Yesterday morning, the Karl Rove-backed Super PAC American Crossroads released an ad attacking President Obama as the "celebrity president." [..]You might recall this as being roughly the same play as used to mainstream the lobbyist-backed "Tea Party" movement. Fox News acts impressed that (insert otherwise mostly insignificant Republican-backed thing here) is happening; Fox News actively starts promoting the thing using their top celebrities and programs; Fox News gushes at how the thing is really taking off in the media, because golly, look how much we here at Fox are covering it!
Fox News, which employs Rove as a political analyst, has been aggressively promoting the ad online and on the air, often without noting Rove's connection to either American Crossroads or Fox News. Rove's "celebrity" ad has been discussed on seven separate Fox News programs. Fox Newsers have called the ad a "bombshell," "fabulous" and "the most effective anti-Obama ad I have seen." Rove himself appeared on Fox's top-rated program, The O'Reilly Factor, to discuss the ad and promote its message.
Having the insert-Republican-backed-thing-here be a product of one of their own paid employees, though—that's a step above. Karl Rove is paid by Fox to do "analysis"; in his non-Fox job, Rove's Super PAC cuts an explicitly partisan ad; Fox News gives free air time to the spot ad nauseum, gushing over how terribly brilliant the thing supposedly is; Karl Rove is paid to come on Fox News programs and talk about how brilliant his ad is. Journalism!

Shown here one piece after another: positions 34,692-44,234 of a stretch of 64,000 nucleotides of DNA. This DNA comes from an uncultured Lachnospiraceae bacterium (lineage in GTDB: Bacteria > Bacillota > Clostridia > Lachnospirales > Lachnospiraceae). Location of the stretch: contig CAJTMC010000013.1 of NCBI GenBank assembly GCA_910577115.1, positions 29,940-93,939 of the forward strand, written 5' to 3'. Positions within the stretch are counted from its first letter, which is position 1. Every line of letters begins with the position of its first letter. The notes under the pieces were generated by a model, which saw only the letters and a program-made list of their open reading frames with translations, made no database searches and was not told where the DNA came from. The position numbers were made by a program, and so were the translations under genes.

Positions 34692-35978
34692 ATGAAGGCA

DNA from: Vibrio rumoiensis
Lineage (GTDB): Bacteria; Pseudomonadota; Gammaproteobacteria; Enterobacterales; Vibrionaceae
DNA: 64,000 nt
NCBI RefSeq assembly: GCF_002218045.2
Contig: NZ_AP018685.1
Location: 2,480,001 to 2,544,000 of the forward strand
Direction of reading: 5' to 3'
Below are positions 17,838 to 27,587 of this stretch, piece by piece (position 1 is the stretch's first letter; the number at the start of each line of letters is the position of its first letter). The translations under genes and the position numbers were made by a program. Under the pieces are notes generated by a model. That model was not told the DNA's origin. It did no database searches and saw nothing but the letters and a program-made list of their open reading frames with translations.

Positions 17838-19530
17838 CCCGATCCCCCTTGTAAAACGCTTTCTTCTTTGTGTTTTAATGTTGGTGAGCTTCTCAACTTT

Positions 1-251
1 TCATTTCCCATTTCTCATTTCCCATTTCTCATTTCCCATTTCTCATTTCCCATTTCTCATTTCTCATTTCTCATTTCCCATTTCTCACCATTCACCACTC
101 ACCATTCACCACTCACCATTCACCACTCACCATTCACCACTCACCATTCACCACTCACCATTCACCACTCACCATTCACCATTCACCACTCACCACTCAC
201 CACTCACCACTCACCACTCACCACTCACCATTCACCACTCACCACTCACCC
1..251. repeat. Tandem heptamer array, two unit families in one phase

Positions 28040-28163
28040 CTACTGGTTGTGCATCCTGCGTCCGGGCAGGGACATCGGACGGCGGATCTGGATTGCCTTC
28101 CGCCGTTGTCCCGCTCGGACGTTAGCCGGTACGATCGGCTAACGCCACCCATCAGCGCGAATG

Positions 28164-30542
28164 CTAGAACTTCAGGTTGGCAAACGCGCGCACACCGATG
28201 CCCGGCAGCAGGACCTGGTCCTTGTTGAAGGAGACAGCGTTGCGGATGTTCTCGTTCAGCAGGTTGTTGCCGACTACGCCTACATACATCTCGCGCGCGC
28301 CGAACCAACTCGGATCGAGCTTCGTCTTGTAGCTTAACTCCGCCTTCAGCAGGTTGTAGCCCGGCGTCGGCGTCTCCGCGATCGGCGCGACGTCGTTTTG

As far as the Super PAC strategy itself goes, it appears the Republican plan is going to be to argue that Barack Obama is just too darn likable and popular. Real presidents, trustworthy presidents, smell like failure and old shoes; Obama speaks too well, and is liked by too many, and therefore it's all a but suspicious and untrustworthy.
It should be especially noted in Bush adviser Karl Rove's case that Barack Obama's primary if not only duty as president has been to be "The Guy Who Had To Clean Up Karl Rove's Mess." Bin Laden is gone, an accomplishment that Bush's Brain would have likely given up 20 teeth, an arm and a kidney to have gotten during Bush's tenure. The economy still sucks mightily, but has at least recovered from the flaming train wreck that it was when Bush's last remaining staff were packing up their belongings and fleeing the White House with a sense of insufficient shame (Rove, for his part, bailed a year early, presumably to pick up a little pocket change in the upcoming elections).
All of this, however, makes The Smoked Ham of Wisdom the closest thing Fox News has to a genius, and by God if they have to pump up this rather silly, pointless little ad into a work of art, they're going to do it. The only remaining boundary to cross is for Fox News to set up their own Super PAC directly, thus themselves creating the ads that they then proceed to herald as True Republican Brilliance; that, however, would be a step down for them. Even Super PACs have more legal and ethical restrictions than Fox News does; as long as they keep calling themselves a "news" channel, they can largely electioneer without consequence.